Serial Killer App

Among the many accolades bestowed upon it, the highest praise given to the Serial podcast was that it made people who had never heard of podcasting fiddle with iTunes or (gasp!) Stitcher for the first time in order to listen to the show. Although becoming a subject of parody on Saturday Night Live is another strong indicator of popularity…

I’m very interested in these “killer app” instances, because just because something can be done doesn’t always mean that it should. This represents something of a philosophical divide between different branches of science. When discussing differences between mathematicians and physicists, Richard Feynman explains that while physicists use math (alot), the equations always have to be “for something.” He mentions the joke that when the physicist asks for the solution to a set of equations in 3 dimensions (what non-scientists would call “the real world”), the mathematician replies “well, first solve them for n dimensions, and then let n = 3.” Mathematicians are usually dismissive of such utilitarian attitudes, which is why they became mathematicians in the first place.

In contrast, most physicists (like me!) usually act like shameless magpies, stealing shiny bits of math whenever we need to build out theoretical nests, while leaving most of the rigor behind.

But it turns out that the universe is elegant and contains deep symmetries that can only be adequately described by math. So, in a real sense, the Universe is the Killer App of Mathematics.


In this special 100th(!) post edition, the topic is why we humans “do” science in the first place. Far beyond the utilitarian benefits of research, science is, I believe, driven by an innate curiosity about the world, along with the philosophy that our understanding increases, rather than detracts from, our feelings of wonder. To be a scientist, or an educated layperson, requires a fundamental disagreement with the notion – expressed by Keats – that we should not probe too closely at Nature, lest we disturb our feelings of awe:

“Do not all charms fly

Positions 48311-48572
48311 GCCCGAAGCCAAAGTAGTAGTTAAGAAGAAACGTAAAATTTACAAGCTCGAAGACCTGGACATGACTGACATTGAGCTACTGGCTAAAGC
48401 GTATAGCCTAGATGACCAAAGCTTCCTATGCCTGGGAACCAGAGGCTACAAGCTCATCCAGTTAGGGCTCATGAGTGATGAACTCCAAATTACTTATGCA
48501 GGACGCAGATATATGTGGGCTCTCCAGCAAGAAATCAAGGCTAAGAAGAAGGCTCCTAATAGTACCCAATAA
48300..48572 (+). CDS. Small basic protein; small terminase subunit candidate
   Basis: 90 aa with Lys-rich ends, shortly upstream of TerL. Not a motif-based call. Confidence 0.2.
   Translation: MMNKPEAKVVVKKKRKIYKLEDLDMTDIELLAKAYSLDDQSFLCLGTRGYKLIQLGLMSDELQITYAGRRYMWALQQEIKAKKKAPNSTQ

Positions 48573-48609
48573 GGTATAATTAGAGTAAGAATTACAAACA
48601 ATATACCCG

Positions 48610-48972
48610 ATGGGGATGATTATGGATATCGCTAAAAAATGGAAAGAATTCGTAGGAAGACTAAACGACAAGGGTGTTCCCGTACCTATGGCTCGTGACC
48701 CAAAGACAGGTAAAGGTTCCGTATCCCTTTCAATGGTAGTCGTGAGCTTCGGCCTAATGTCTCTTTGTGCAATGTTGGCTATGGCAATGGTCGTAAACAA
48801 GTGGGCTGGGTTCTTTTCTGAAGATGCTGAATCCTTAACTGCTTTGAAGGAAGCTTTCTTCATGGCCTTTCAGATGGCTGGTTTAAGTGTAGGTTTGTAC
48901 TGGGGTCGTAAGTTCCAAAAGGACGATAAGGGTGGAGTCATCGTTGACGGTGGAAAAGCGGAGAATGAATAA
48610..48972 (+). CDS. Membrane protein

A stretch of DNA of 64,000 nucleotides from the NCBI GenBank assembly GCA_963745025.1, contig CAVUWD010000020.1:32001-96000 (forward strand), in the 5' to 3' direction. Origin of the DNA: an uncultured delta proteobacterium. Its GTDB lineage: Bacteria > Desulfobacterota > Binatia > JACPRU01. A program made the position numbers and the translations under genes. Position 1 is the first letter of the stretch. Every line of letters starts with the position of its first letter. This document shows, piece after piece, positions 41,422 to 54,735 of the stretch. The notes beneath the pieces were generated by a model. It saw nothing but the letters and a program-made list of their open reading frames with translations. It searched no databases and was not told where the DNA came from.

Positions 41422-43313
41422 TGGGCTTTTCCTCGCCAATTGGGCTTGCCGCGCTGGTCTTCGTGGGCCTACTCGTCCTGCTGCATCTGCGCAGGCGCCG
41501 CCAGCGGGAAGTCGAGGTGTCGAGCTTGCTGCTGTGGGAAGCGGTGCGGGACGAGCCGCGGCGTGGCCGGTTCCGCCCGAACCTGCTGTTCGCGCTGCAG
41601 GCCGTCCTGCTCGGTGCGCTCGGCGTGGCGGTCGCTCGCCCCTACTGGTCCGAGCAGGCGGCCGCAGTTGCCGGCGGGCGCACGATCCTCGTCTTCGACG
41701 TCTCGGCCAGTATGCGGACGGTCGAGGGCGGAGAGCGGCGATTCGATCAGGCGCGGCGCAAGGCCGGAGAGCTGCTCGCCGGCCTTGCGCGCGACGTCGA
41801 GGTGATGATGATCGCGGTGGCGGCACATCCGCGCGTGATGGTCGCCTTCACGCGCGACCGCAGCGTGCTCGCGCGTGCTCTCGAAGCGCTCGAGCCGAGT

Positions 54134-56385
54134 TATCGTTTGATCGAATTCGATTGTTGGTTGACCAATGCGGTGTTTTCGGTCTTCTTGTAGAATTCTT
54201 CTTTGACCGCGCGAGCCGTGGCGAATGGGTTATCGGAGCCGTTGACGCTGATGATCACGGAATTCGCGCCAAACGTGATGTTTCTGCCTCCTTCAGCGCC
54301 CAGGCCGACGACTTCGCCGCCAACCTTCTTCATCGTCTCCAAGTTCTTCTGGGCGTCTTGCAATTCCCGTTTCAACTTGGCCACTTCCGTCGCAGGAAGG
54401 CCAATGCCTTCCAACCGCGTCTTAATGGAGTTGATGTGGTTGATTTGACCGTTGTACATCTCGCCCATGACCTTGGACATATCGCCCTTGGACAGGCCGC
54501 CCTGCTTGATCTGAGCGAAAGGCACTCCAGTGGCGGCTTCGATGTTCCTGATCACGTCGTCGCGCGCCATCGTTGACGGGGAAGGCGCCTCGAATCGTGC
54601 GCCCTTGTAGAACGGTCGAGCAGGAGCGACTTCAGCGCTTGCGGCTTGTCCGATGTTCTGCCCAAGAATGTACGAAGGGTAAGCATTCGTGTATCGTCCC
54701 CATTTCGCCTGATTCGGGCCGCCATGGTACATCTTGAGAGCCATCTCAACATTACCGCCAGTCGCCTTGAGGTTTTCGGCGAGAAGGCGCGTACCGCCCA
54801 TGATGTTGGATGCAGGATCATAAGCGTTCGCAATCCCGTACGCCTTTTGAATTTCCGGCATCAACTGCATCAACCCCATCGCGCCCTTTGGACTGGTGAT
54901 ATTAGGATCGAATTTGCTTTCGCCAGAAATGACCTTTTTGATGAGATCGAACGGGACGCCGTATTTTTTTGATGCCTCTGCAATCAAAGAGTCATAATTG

At the mere touch of cold philosophy?
There was an awful rainbow once in heaven:
We know her woof, her texture; she is given
In the dull catalogue of common things.
Philosophy will clip an Angel’s wings,
Conquer all mysteries by rule and line,
Empty the haunted air, and gnomèd mine—
Unweave a rainbow, as it erewhile made
The tender-person’d Lamia melt into a shade.”

Instead, the more we understand, the deeper our appreciation of the Universe becomes. Like a good mystery novel, investigating the unknown only leads to greater and more interesting layers of complexity.

gf footprint

“I do not know what I may appear to the world, but to myself I seem to have been only like a boy playing on the seashore, and diverting myself in now and then finding a smoother pebble or a prettier shell than ordinary, whilst the great ocean of truth lay all undiscovered before me” -Isaac Newton

We can easily become inured to wonder, even, or especially, when we think we have everything figured out. But that should only make natural phenomena that much more amazing to us. Everyone learns in elementary school about the solar system and reproduction, but how many of us stop to think that when we read a book outdoors, countless photons have traveled millions of miles from the heart of a thermonuclear furnace we call the sun to bounce off the ink and paper of the page to be detected and interpreted by the sophisticated light-sensing and cognitive systems in our head? Or how about walking down a crowed street, and remembering that every single person you see was recently a single cell programmed to grow into an autonomous, thinking human?

In terms of technological achievements, inside your pocket is probably a tiny computer vastly more powerful than the room-sized contraptions that were state-of-the art only a few decades ago. You can have a conversation in real-time with people on the other side of the world, or play virtually any song or movie you can think of without getting up from your chair. You can find out your exact location, thanks to the equations of special relatively built in, along with the network of man-made GPS satellites orbiting our planet.

I like to think that scientists are children who didn’t lose their sense of wonder about exploring the world. The very last panel of my favorite comic strip of all time, “Calvin and Hobbes,” encapsulates the joy, rather than fear, that should take hold of us when we gaze at the unknown.